Category Archive: University Projects

Network Game Development

SuperNetworkGame

As part of the MProf course at Abertay, I selected to take a module that focused on Network Game Development. Through this module, I aimed to translate the skills I learnt at Teesside into a C++ environment as well as adding a dead reckoning implementation required by the brief.

To fulfil this, I created a multi-player top down shooter called “Super Network Shooting Game”. This game combines local and network multi-player, letting up to 8 players take part in simple top down combat. Each terminal support four controllers (thanks to SDL 2.0’s robust controller integration and Microsoft’s wireless controller receiver).

The network model is server-client, with both machines having players. The server is responsible for starting and ending the game. Required information for both machines (such as start and end messages) are sent via a TCP connection formed when the applications start. Standard game events are transferred via UDP. Linear interpolation is used to mitigate packet loss or delay.

In addition to networking, I used C++11’s multi-threading features to move the TCP and UDP listeners to separate threads to improve performance. This was my first major experience of using multi-threading in C++ environment and took a while to learn, however the application performs well and exits cleanly.

To assist in development, I used several third party libraries to assist:

  • SDL 2.0 was used for the basic framework, particularly the rendering and input elements
  • SDL_Net was used for the network framework, providing a feature packed layer to implement TCP and UDP connections.
  • SDL_Image was used to allow the game to render PNG and JPG images used for sprite sheets
  • SDL_TTF was added to allow the outputting of text – this feature was added after handing the module in.

For this project, I received an A20, the highest mark that Abertay awards for its module grades. After development I look forward to improving this demo, adding additionally game-play features while using it as a test bed for improving my C++ skills in a multi-threaded, multi-machine environment.

Source Code

All source code for this project can be found on my bit-bucket at https://bitbucket.org/michael_charge/super-network-shooting-game

Please note that I have branched off at the version I handed into Abertay which is titled “Handin_Branch” – it is missing the text rendering and some structural improvements.

Third Person Shooter Project

The damage zones outlined on the final model. The largest capsule is the model's collision mesh.

As two separate projects at university, I have been creating a series of demos to test out mechanic ideas for a potential third person shooter project. The overall idea was to bring realistic aspects of certain shooter games (such as location based damage and ballistics) into a touchscreen game. To assist in iteration, the demo was created in Unity, utilising its C# scripting as well as features such as Mecanim for character animation and its robust physics system.

Professional Specialisation

The Professional Specialisation aspect of the project was to focus on gameplay programming and the initial aims were split into three core parts:

  1. A basic third person cover sysytem
  2. Realistic ballistics with the aim of letting designers use real world values
  3. A location based damage system that can affect the player’s gameplay when they are injured.

These objectives went through a process – an investigation into how other games implement them, a rough idea on how they should work in code and then implementation. All three were successfully implemented in a prototype fashion.

  1. The cover system will look for a cover marked object, move the player to the cover position and force the player to crouch.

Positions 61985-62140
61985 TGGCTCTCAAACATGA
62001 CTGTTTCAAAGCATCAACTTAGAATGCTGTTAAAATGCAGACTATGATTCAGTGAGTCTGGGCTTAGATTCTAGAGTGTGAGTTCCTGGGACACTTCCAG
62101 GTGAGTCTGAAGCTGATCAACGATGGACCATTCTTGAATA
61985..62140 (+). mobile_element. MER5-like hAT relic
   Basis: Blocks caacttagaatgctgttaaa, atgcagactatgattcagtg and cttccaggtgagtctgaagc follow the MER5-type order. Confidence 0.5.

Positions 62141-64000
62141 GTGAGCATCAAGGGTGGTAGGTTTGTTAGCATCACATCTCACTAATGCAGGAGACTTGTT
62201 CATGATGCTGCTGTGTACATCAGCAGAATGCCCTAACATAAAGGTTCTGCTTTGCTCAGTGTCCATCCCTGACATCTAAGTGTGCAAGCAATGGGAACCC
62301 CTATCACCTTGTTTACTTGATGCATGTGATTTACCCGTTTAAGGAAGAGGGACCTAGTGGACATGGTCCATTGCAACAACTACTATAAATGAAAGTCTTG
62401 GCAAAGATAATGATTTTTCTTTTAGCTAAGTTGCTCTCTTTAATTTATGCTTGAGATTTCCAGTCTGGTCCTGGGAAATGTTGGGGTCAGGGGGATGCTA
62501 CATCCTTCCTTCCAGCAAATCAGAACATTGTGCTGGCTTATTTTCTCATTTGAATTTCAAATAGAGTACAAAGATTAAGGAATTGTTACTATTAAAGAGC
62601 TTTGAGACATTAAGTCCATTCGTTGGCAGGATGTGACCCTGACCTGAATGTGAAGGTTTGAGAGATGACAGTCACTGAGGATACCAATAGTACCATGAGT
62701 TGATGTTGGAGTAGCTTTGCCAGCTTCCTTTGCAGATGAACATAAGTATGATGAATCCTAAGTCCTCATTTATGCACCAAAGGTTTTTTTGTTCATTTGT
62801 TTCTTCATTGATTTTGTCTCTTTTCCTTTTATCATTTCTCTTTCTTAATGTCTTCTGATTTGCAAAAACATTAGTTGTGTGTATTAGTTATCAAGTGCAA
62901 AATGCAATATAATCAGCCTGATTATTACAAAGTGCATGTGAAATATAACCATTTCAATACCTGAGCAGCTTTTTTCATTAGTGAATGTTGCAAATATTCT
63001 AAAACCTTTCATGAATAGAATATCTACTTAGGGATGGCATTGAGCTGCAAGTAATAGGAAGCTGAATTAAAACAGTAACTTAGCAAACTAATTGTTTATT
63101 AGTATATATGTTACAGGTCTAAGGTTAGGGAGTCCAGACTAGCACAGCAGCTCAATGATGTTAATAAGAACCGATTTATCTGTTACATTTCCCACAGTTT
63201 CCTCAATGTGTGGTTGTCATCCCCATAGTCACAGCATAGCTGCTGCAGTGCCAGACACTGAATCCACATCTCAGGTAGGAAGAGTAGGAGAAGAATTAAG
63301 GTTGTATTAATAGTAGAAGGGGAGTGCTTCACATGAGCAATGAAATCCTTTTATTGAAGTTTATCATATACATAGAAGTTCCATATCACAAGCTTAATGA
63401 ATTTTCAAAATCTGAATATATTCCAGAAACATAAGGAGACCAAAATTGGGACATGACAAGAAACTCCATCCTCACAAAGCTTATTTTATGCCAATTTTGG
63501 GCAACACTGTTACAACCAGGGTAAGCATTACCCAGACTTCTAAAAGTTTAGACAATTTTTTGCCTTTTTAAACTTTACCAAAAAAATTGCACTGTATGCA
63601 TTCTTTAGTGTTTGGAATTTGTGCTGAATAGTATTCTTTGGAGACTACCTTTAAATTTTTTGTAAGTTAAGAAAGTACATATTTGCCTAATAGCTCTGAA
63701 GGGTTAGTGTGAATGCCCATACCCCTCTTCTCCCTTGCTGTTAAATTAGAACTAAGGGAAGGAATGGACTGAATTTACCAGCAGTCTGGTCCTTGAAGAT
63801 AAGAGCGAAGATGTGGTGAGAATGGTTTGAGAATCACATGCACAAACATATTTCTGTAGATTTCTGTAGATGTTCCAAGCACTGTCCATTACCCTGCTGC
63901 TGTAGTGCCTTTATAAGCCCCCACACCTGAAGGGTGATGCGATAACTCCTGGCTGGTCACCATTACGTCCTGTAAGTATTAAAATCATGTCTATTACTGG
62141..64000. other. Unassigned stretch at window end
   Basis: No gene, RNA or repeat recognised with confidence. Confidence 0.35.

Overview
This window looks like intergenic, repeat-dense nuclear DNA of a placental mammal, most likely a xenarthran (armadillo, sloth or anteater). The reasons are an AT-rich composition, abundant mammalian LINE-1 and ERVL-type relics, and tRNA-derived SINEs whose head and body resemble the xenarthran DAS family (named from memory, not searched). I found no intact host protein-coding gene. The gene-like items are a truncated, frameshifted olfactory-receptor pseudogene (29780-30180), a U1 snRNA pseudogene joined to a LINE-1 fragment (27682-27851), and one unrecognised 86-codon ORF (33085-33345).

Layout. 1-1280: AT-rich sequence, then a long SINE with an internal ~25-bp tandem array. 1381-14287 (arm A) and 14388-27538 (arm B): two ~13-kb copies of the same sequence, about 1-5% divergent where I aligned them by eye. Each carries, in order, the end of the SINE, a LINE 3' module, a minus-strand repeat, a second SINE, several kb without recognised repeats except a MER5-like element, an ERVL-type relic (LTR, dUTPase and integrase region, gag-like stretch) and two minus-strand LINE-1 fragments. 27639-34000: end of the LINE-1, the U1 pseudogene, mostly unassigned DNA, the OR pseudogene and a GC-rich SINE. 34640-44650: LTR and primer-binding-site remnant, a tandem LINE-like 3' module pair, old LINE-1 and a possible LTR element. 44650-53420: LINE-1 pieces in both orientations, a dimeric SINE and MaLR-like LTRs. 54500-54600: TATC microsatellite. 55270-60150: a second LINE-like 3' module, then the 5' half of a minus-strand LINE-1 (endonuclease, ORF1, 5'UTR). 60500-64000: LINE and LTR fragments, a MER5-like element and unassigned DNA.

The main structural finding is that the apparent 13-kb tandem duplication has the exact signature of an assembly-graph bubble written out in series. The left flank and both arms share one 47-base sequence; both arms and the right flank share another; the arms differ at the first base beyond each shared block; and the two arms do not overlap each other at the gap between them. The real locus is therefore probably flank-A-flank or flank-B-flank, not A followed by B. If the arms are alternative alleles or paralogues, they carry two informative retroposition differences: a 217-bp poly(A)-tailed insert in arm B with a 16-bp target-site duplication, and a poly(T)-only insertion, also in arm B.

2. Ballistics takes in values from real world weapons and outputs the correct kinetic energy. Rounds use a combination of raycast and physical collisions to both impart force and cause bullet effects on the health system from any distance.
  3. Each of the characters in the scene has a location sensitivity health system. This takes kinetic energy values, applies it to the hit location and then deals with the after effects such as knocking a character down or killing them.

 

The finished protoype can be played online at https://dl.dropboxusercontent.com/u/6573563/DemoWebBuilder.html or below. Please note the cover mechanic has been disabled for web player

 

Further details of this projects development can be found here

Innovation Project

The Innovation Project module was based around taking an investigation from initial idea to its conclusion. I decided, to tie in with my third person shooter game, to look at a brief delivered by one of my tutors looking into third person controls in a 3D environment. I implemented to control schemes to compare a touch screen focused scheme with the standard soft joystick option used by many porting companies.

To test these scheme, I created a simple map and a timing utility to chart a players progression through the level. In addition to this, I also created an implementation of the shoot scene with touch screen controls.

As you can see in the image below, I got the final demo working and deployed successfully to both my Nexus 7 tablet and my HTC One phone.

2014-05-12 12.21.02

Further details of this project can be found here

Source Code

Source code for this project can be found on Bit Bucket at https://bitbucket.org/michael_charge/overwatch

 

Final Year Project

Final Year Project

As part of the final year of  my BSc Computing degree, I did a personal project to utilise the skills I had learned over the previous years.

My project was entitled “Assessing the suitability of the Google Nexus 7 for games development“.

The project was split into two parts.

  1. Part 1 investigated the Nexus 7 device and the Android Operating system with an eye towards using it as a gameplay platform. This resulted in the creation of the Nexus 7 Workbench application, a simple tool used to showcase some of the technologies and capabilities the device can use such as camera and GPS support.
  2. Part 2 compared and contrasted the differences in developing the same game for the Android platform in two different ways. The methods selected were using the Android SDK and using YoYo Game’s GameMaker Studio application to develop a simple memory game using the same art assets across both development platforms.